Embracing the thinking patterns that are bound to social logic, a state of being can easily switch and eventually become a fixation. Ideas intermingle with emotions and knowledge, social status; an incredible pressure of images bombards people daily. Embarrassment, lack, fulfillment, desire, humankind has made an incredible effort to narrow our perceptions. This makes the structure of the social illusion fragile, and meanwhile we were not raised to doubt its utilisation. Though what has not happened yet may certainly happen. Not in the affirmation of one’s identity, not in the utilisation of language to enhance oneself in front of society. This is the main point, to let go of which seems so implausible.

Once thoughts can be seen as a tool to not identify with, and to exploit one’s feelings continuously, there is some space to acknowledge that our consciousness surpasses all the social learned perceptions we’ve put into that feeling of ‘Me’. And this is the blind spot on which so many of us erect their convictions, on which societies build their bricks. At the same time it is this ‘Me’ which enfolds in everything. If there is a way to a more pleasant state of living for all of us, and everything that immeasurably surrounds us, this can be found in unfolding our illusions. We cannot truly get in or out, as is the case at the metro stop. We’re always in. Until and unless human beings profoundly understand that one for all and all for one is not just bound to three musketeers, suicide will only be one of the bigger outcomes of a dysfunctional humanity.

Talking about suicide is not about whether or not it is justified. The question is really how it got there in the first place, to occupy a person with such a thought. In the face of an immortal cosmos, understanding that we cannot truly set ourselves free, the question of being free is erased from the mind. We are more than what we’ve learned to be and less than what we think we are.


Martin Cohen said...

Yes, animals that kill themselves is a sort of contradiction in nature - although not perhaps as significant as this article supposes. What I mean is, from the perspective of a species, whites surely what is pointed at here: "After all, to kill oneself out of despair, nobody was born…" - suicide might be seen as like an illness or injury that afflict some people - but not so many.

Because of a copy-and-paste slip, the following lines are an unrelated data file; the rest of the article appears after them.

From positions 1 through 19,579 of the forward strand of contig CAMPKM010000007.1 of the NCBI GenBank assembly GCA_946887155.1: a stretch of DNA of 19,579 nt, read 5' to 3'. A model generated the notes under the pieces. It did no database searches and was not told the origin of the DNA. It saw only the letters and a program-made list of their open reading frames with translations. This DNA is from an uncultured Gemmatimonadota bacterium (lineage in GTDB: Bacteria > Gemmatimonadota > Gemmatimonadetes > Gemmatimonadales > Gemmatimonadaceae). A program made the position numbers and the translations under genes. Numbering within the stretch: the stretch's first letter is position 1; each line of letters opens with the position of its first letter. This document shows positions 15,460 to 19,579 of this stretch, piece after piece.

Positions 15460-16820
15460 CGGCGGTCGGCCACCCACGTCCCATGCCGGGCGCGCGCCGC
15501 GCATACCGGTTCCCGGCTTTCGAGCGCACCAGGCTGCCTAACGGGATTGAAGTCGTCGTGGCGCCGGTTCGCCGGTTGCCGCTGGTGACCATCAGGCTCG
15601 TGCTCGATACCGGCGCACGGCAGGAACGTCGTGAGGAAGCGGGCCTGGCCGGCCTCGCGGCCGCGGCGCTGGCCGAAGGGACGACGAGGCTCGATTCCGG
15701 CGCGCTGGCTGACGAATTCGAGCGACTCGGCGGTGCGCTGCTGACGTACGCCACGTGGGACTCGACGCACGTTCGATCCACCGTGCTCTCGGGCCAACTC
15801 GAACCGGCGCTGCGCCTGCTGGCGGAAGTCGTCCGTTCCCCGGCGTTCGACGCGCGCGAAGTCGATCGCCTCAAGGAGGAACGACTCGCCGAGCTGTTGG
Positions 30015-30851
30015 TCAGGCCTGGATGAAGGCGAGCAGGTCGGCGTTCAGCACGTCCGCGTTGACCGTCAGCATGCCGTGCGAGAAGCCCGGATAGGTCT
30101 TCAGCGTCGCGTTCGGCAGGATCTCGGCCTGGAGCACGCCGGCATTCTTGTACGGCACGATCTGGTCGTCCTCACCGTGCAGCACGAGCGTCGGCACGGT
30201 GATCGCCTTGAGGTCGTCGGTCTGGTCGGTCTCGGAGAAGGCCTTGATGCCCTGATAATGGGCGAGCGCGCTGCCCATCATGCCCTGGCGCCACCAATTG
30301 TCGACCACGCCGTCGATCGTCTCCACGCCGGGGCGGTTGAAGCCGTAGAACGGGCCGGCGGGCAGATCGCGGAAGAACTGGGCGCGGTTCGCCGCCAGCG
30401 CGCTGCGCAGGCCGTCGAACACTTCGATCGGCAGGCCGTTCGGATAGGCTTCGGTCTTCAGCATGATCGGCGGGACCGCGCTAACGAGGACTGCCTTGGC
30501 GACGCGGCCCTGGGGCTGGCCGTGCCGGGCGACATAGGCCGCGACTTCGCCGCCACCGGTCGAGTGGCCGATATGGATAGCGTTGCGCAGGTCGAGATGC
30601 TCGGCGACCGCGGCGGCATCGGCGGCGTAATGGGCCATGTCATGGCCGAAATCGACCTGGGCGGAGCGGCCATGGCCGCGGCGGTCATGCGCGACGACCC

Then again, suicide is an event that might cover several really quite different cases. There are people who might wish to end their lives out of despair, perhaps having a physical illness, or perhaps having insurmountable life problems including of course debts. Then there are people who might do it as 'revenge' - against a particular person or society… then there are those occasions noted by Émile Durkheim, where social and collective forces seem to create waves of suicides. In these last cases, it could be argued that suicide is a tragedy for an individual but a positive feature for society.

For me though, and I think of people I have known who did kill themeselves too here, it always seems to be deeply personal, and tragic. Durkheim has an apposite title for this kind of event: “Melancholy suicide".

He adds: "This is connected with a general state of extreme depression and exaggerated sadness, causing the patient no longer to realize sanely the bonds which connect him with people and things about him. Pleasures no longer attract;”

Tessa den Uyl said...

Dear Martin, thank you.

Autothysis, my guess is that the ‘me’ of f.e. an ant is distinct from the human ‘me’ perceived by the analog ‘I’. This makes me draw a distinction between animal suicide and (animal) human suicide. Not many people commit suicide to preserve their social group, they kill themselves out of isolation. The ant in that sense is coherent to its group, human being is not. But to say that the percentage of human suicides is small and does not afflict so many, I do not agree. Then people in detention camps or starving is rather small, and like this we can make a very long list of small groups that can be overlooked? They are all in those situations due to a certain policy, of which we are all part. How personal something is, is to be investigated. To quote Jaynes: "Looking back into memory…is a great deal invention, seeing yourself as others see you."

Who is out there seriously considering to end one’s life, surely doesn’t have a problem of being convinced about the reason why doing so. And most likely, reaching that stand, one would read a manual about the effectiveness of methods rather than folding Durkheim’s research. Not ignoring his significant work, psychologists often name and make boxes in which to fit behaviour while we have never gotten to the roots of what consciousness actually is. What occurs is division. Language expresses concepts, not therefor it has anything to do with consciousness.